Urban ephemera are organized, momentary, repeated urban public presentations. They include parades, festivals, celebrations, outdoor performances, and rituals of all kinds. Because they impress themselves upon the public images of cities in small ways and large, Mark Schuster, a cultural policy analyst, urges city designers and planners to add ephemera planning to their list of tools.
Hitherto commentators have viewed these events either as grist for tourist promotions or they have taken alarm at their possibilities for public pacification. The tourist promoters mistake the shows for the life within the festivals
while the social alarmists mistake communal fun for a social drug. Schuster challenges both groups by adding a third unit of analysis to the urban image discussion. To the familiar dichotomy of local images and outside images he adds the corporate media. By this step he makes explicit the assumptions of many of the essays in this book. Schuster asks whether such corporate media images really do so dominate the reputation of cities that city dwellers must accept their portraits. The workings of ephemera reveal the absurdity of such a stance.
With the exceptions of Worlds Fairs and Olympic Games, most ephemera are events where local people play before local audiences. If some of them catch the media's attention, and if they thereby catch the public's fancy, they may attract tourists. Surely the Mardi Gras at New Orleans and the Rose Bowl Parade are such events. Boston's infectious First Night and the Head of the Charles Regatta are, for all their crowds, not tourist attractions.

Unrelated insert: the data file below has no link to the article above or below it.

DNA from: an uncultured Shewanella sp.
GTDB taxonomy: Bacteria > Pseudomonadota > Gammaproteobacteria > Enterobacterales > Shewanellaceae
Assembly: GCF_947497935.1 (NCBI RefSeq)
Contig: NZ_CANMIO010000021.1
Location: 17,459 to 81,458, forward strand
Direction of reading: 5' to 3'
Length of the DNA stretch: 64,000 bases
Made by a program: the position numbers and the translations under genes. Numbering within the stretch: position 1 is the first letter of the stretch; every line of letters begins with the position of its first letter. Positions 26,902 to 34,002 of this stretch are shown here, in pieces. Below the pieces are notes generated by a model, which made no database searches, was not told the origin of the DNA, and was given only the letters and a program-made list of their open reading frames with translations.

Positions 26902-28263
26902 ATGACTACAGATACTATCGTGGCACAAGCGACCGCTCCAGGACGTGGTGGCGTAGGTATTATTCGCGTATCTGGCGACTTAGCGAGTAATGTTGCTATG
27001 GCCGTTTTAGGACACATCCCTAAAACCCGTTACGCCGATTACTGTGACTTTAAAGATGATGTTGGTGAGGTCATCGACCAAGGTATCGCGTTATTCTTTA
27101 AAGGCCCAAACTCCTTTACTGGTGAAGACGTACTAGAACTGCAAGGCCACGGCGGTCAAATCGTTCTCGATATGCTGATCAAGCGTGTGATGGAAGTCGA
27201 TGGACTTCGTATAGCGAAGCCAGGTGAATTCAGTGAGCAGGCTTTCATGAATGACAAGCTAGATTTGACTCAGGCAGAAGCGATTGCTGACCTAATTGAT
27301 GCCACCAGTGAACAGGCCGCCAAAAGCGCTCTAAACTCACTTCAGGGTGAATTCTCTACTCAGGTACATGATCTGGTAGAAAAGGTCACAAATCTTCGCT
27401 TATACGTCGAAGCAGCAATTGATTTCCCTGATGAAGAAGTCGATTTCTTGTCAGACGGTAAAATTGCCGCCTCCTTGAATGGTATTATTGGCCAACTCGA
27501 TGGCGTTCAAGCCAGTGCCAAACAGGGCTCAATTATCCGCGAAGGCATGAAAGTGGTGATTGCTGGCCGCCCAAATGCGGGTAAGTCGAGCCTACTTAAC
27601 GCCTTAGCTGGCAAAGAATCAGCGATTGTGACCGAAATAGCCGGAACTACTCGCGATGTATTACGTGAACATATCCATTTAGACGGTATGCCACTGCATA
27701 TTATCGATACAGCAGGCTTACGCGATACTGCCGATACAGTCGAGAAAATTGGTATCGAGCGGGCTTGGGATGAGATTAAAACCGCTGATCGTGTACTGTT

Schuster reviews a number of locally significant public events around the world: the long standing Las Fallas festival of Valencia, the newly altered Daimonji Festival in Kyoto, and the new WaterFire spectacle of Providence, Rhode Island. In all three he brings forward the local component. The fact that city residents carry on these events year after year, often as volunteers, is the key to their energy and dynamism. In all the cases the city government offers support, as do local businesses, and the media report and publicize. Thus, like all aspects of urban planning, urban ephemera are mixed affairs, full of possibilities for both local apathy and local conflict.
In his presentation of these events Schuster shows the mix which ranges from local street clubs who perform without anyone's aid, to the heavy subsidies of the Olympics. In the end he makes a persuasive argument that ephemera carry important benefits to their cities, especially by encouraging the residents to represent themselves, and by encouraging the residents to come together in ways that make them esteem their city. For planners, there await here all the familiar issues of land use politics: competition, conflict and the difficulties of locating and maintaining the public interest. In his review Schuster confirms the planner’s wisdom that an open process is the surest path to enduring success.
—Sam Bass Warner Jr.